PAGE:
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reading from Reader’s Digest “to kill the boredom,” but his “daydreams [are] always failing.” When the conductor contemplates suicide (he doesn’t follow through, as Clayson mistakenly claims) while on the job, you realize you’re listening to something deep—a Gallic Blues if you will—the voice of the unspeakable horror of meaninglessness. Gaily rendered by Les Frères Jacques with its bubbly surfaces (the way Peter, Paul, & Mary rendered Dylan) further underlines the sinister existentialism. Clayson is plainly uninterested. Central to appreciating Gainsbourg is the counterpoint of the lyrics’ sinister beauty (even Clayson compares them to Cole Porter), with the oft too-sweet music (Clayson prefers “treacly slickness,” “disappointingly tedious”) which flexes the bow with an arrow aimed right at...trouble. Clayson seldom pursues this dynamic tension: barbed poèsie ushered along by lush productions (listen to contemporary examples like Portishead, Massive Attack, et al.) By page 70 he has totally abdicated: “my own musical palate has been too coarsened by the decades of pop....I can’t write anything constructive about Confidentiel [Gainsbourg’s 6th LP]. Adjectives like ‘soporific,’ ‘dull’ and ‘mind-stultifying’ spring to mind.” Author Joseph Lanza (Elevator Music, St. Martin’s, 1994), who has championed the reappraisal of low grade muzak as high culture, knows differently. Because John Barry and exotica composer Martin Denny, among others, are now considered “serious” composers, Lanza suggests it’s now Gainsbourg’s turn as a composer of exquisite film music (Gainsbourg, Musiques de Films, Phillips 9101246), with its “strange moods verging on a sonic bi-polar disorder, that range lushly sentimental to metallically sinister.” But there’s little in View about Gainsbourg’s films or soundtracks. In 1975, Gainsbourg directed his first film, Je T’Aime...Moi Non Plus, and composed the soundtrack, which included a pipe organ reprise of “Je T’Aime.” It starred Warhol actor Joe Dallesandro, Birkin, and a young, unknown Gerard Depardieu. Clayson does provide Paris attendance figures—200,000—some snide swipes, but little else. By 1960 Gainsbourg was already infusing his chansons with rock-n-roll’s sound; “Requiem Pour un Twisteur” is his tribute to its silly liberational possibilities. 1963: he introduced the electric guitar sound to France. Via Stan Getz, he drenched his chansons with dense saxophone. Via Astrud Gilberto, sultry sambas dramatized the feverish emotions that sizzle just beneath cool vocals. And like Dylan’s early fusions of blues, poetry, and the scene’s Zeitgeist, Gainsbourg absorbed the day’s chaotic currents, recasting them into a unique “voice.” Gainsbourg even reinvented Dylan’s “Hollis Brown” as “Les Aventures de Vidocq.” 1964’s Gainsbourg Percussions may have been “too ‘clever’ to be a pop hit,” but even Clayson admits it was “among the first audacious creaks of a door,” opening up the west to a whole world of sounds—Afro-Cuban (“Couleur Café”) in this case. Later coined “world music,” it came to define both exploitation and extrapolation of west by east and vice versa, and led to some incredible (some execrable) fusions of ethnicity and electronica, the conjunction of overlapping ambiences, new dance musics which were exploited by nearly everyone, including Paul Simon, the Clash, King Sunny Adé, Cheb Khaled, on through to trip hopsters and ambient navigators. Gainsbourg also introduced his biggest vocal development, Anglo-slang—deliriously evident on “Ford Mustang”—providing new scat-punning ammo to undermine cultural expectations. In 1967’s “Comic Strip,” Gainsbourg invites Bardot to “come into my comic strip.” She supplies comic book “Pow-bang” exclamations, innovatively manipulating pop’s virtual surfaces like a Liechtenstein painting come alive. Meanwhile “NY-USA” rattles off a list of “oh-so-tall” NY sights to an infectious percussive beat. This sound became massively successful for producer Malcolm McLaren with the percussive Adam and the Ants and Bow Wow Wow. Since analysis doesn’t appear on Clayson’s resume, we’re consistently deprived of such speculations. Readers will have to look elsewhere to learn that Gainsbourg was attacked by homophobic thugs in 1981, because they disapproved of his politics—a recent song, “La Nostalgie Camarade,” had attacked the far right—and his Bowie-esque flirtations with sexual ambiguity. He’s beat up bad but appears on television the following day, proudly displaying his black eyes. “I write songs of aggression,” he mumbled; “When I

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discover aggression in the streets it’s to be expected.” In 1966 Gainsbourg wrote “Les Sucettes” for “ye-ye” singer, France Gall, as—Clayson insists—a career resuscitator. But Gainsbourg clearly loved soft subversions like penning lubricious lyrics for a naive teen. Here are “the candies of anis” (sounds like “anus”) she’ll buy for a few pennies (which, in French, sounds like “pen-is.”) Gainsbourg once asked Gall on a talk show whether she’d understood the lyrics. She answered naïvely, yes, a girl buys her favorite candies. Serge laughed heartily. Gall was so—well—galled that she disappeared for weeks. Then, in January 1969, a song exploded into the frontal lobes of an unsuspecting pop universe— “Je T’Aime...Moi Non Plus.” Perpetrator: Gainsbourg. Accomplice: Birkin. Effect: mayhem and scandal. Magnitude: somewhere between Elvis’s censored pelvis, Altamont and the Sex Pistols’ Queen’s Jubilee concert on the Thames. Journalists and world politicians condemned it as immoral, called for stricter censorship of lyrics. It was banned in Sweden, Spain, Brazil, and Britain, and, as Clayson puts it, “incited furor in hot-blooded Roman Catholic Latin America.” The Vatican’s official newspaper, L’Osservatore Romano, implored Italy to banish it. Philips halted production. Black market firms took up the slack. Every shrill denunciation equals increased sales; exceeding two million by winter’s end, making Gainsbourg one of Europe’s top pop acts. Blasé Serge just grins mischievously. Meanwhile, America “shrugged its shoulders,” the single reaching no higher than #69. Serge stumbled upon “Je T’Aime’s” melody, Clayson explains, while working on “Les Coeur Verts, a documentary...about urban youth.” Its surreal nonsequiter I-love-you-me-neither hook “derived from a...carefully polished one-liner from Dali: ‘Picasso is Spanish, moi aussi; Picasso is a genius, moi aussi; Picasso is a communist, moi non plus.’” The song’s produced with then paramour, Bardot, whom Clayson refers to as “French cinema’s ‘answer’ to Hollywood’s Marilyn Monroe and Ealing’s Diana Dors....” SHEESH! But when their relationship soured, it was locked away, ultimately emerging on disc in 1986. The second (famous) version was with Birkin, whose humid love-drenched sighs still incite amorous explorations on dance floors to this day. But in a rare instant of Clayson venturing into interpretation, he flubs the key line “L’Amour physique est sans issue” as “There’s nothing to beat physical love.” My reading— Harvey’s too—is “Physical love is a dead end.” Delivered all-knowingly by Gainsbourg, who’s, nevertheless, unable to resist the pleasurable emptiness of physical love, rendering the song obsessively tragic, rather than Clayson’s one-dimensionally triumphant. Gainsbourg’s early fusion of copulatin’ blues and easy listening opened minds, flies, orifices, while creating a pop benchmark of simulated sex as ambience. Hundreds followed suit applying the slippery soundbytes of sexual simulation, pulsating from electrical cord through to central nervous system, along the phone lines to... phone sex. It provided opening bars to many careers of ambient lechery: think Barry White’s orgasmic oozings, Prince’s sexual politics, McLaren’s conniving frontal lobes applying it to, as Greil Marcus puts it, “elevator music” versions of Sex Pistols’ hits “done in the manner of Michel Legrand” to subvert the original subversions. The pranksters eventually met, Clayson reports, but, alas, like a similar summit with Jerry Lee Lewis, who “compared notes” with Gainsbourg, we’re left outside of insight. In later years, after Birkin divorced him, Gainsbourg could be found aimlessly hitchhiking, soliciting cops for rides to his favorite dives. Gainsbourg becomes Gainsbarre, a persona obsessed with remolding his hideousness. Instead, he loses sight of himself. In 1982 he appeared on a talk show with a huge balloon emerging from his open fly. On another, he stumbled into Deneuve’s lap where they whisper off mike. Gainsbourg’s image is unimaginable without a Gitane dangling from his lip. Plus, he overcame chronic shyness with drink: “If I don’t get drunk life becomes impossible.” These habits allowed his booze-livered, “stylish” nihilistic dissipation to acquire provocational attributes; like those scurrilous 19th-century slacker absinthe drinkers, they subverted the work ethic. Scandal was etched into his DNA—Born To Raise Hell; Gainsbourg once said “provocation is my oxygen.” Meanwhile, axe-wielding Clayson insists Gainsbourg’s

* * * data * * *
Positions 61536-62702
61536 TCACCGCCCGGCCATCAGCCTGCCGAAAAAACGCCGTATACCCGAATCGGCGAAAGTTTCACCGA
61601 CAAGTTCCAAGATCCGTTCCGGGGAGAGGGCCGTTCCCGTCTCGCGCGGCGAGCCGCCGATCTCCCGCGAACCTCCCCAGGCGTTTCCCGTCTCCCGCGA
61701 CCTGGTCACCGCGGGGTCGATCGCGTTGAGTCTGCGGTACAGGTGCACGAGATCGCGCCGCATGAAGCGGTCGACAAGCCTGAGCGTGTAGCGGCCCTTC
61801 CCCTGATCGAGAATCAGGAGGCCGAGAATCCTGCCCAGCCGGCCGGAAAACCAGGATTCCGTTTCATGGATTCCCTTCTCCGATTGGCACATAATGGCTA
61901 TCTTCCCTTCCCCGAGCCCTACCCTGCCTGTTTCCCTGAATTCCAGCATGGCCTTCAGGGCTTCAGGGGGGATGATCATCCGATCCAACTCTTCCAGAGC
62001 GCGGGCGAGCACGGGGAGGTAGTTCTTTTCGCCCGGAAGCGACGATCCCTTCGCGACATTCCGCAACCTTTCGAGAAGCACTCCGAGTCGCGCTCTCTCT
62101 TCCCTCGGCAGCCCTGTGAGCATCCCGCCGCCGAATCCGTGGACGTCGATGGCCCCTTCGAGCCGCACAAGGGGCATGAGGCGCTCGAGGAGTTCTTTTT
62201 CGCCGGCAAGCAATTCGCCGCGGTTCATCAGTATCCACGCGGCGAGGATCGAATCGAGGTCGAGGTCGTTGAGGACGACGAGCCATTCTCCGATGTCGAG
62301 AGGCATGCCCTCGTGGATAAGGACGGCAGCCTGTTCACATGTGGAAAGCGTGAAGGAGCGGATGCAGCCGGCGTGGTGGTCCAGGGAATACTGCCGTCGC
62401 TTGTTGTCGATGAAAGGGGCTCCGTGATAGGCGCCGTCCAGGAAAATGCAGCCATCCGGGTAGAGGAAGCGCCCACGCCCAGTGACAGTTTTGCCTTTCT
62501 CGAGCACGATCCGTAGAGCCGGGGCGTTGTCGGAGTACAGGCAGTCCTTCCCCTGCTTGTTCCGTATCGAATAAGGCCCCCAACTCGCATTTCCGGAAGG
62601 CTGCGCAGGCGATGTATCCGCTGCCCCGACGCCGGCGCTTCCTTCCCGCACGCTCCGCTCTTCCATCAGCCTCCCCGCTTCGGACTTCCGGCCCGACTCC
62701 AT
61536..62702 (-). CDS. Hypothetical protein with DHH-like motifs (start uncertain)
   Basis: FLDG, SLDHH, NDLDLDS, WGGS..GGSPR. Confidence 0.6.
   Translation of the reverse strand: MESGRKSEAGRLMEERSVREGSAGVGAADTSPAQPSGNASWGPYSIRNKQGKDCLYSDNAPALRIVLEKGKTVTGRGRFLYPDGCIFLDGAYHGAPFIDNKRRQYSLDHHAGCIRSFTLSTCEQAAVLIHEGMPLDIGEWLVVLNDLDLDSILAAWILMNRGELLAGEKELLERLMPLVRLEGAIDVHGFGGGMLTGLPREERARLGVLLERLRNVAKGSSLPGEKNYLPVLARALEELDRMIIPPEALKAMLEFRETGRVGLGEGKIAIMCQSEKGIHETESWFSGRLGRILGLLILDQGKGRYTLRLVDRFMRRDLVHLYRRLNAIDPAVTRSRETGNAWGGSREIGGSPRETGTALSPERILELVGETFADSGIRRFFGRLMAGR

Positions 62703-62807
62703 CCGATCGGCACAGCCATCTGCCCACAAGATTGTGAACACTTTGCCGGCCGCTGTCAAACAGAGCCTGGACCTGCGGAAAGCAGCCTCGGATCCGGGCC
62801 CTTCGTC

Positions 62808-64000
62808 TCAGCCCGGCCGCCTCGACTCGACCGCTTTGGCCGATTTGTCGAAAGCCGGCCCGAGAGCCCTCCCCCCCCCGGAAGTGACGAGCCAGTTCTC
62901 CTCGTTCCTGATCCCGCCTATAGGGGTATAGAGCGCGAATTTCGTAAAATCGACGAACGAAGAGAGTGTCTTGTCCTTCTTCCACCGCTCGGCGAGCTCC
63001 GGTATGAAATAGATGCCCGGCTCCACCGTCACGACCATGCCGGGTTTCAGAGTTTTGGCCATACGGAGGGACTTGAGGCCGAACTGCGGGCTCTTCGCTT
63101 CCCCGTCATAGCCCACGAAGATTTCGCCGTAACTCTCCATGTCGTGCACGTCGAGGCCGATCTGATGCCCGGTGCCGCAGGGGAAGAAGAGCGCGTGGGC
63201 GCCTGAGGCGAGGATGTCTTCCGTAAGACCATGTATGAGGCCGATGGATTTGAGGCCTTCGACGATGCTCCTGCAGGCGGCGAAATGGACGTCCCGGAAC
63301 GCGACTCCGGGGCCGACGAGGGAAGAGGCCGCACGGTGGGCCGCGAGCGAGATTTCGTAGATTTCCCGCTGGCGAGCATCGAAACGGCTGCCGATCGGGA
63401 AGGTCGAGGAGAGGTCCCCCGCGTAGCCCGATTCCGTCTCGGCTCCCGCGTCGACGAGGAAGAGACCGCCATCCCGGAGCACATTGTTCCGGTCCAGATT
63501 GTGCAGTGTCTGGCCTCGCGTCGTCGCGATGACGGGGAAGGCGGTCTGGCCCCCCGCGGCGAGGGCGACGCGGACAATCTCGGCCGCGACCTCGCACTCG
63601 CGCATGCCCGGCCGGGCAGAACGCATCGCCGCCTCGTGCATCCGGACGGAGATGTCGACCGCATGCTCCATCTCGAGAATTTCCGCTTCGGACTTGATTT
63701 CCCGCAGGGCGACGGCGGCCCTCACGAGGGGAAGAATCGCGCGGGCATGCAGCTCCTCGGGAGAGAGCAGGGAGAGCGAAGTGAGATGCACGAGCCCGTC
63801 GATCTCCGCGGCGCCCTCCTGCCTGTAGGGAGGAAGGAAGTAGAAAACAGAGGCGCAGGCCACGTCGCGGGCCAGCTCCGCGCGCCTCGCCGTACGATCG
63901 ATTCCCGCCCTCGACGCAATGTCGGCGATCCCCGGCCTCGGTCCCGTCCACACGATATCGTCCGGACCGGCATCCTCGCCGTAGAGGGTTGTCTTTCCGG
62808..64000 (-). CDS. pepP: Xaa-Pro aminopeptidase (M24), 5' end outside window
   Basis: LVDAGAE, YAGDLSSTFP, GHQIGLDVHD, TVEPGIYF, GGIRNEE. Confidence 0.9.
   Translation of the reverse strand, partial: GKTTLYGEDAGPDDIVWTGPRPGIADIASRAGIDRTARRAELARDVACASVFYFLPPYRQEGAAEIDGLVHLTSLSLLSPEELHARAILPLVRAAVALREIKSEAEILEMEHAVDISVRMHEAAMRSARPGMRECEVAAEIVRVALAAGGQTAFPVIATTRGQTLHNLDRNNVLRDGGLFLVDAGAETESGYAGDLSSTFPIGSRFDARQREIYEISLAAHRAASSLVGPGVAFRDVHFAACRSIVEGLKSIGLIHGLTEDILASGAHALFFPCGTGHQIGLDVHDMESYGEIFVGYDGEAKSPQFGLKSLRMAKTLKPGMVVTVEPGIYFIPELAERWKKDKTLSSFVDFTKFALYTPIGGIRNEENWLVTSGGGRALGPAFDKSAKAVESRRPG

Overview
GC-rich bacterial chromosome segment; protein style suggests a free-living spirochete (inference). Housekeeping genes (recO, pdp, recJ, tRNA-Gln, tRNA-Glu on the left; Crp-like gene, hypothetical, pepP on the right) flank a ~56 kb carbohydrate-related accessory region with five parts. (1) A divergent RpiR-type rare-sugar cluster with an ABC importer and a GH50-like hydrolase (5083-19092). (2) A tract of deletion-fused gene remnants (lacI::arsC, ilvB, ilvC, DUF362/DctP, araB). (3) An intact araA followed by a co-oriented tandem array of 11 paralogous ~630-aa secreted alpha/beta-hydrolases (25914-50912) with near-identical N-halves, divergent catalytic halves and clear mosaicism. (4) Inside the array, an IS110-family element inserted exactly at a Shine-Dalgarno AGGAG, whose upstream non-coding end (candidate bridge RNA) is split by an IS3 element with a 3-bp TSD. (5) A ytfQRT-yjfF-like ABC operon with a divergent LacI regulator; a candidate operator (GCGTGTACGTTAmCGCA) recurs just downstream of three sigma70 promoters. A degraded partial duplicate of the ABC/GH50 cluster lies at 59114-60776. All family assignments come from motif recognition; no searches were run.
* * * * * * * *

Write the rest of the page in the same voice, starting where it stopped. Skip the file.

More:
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Serge Gainsbourg: Rascal as Cultural Provocateur  

Review of the mediocre View from the Exterior Serge bio that I wrote for the American Book Review vol 20 #4. Listen to Serge Radio: https:...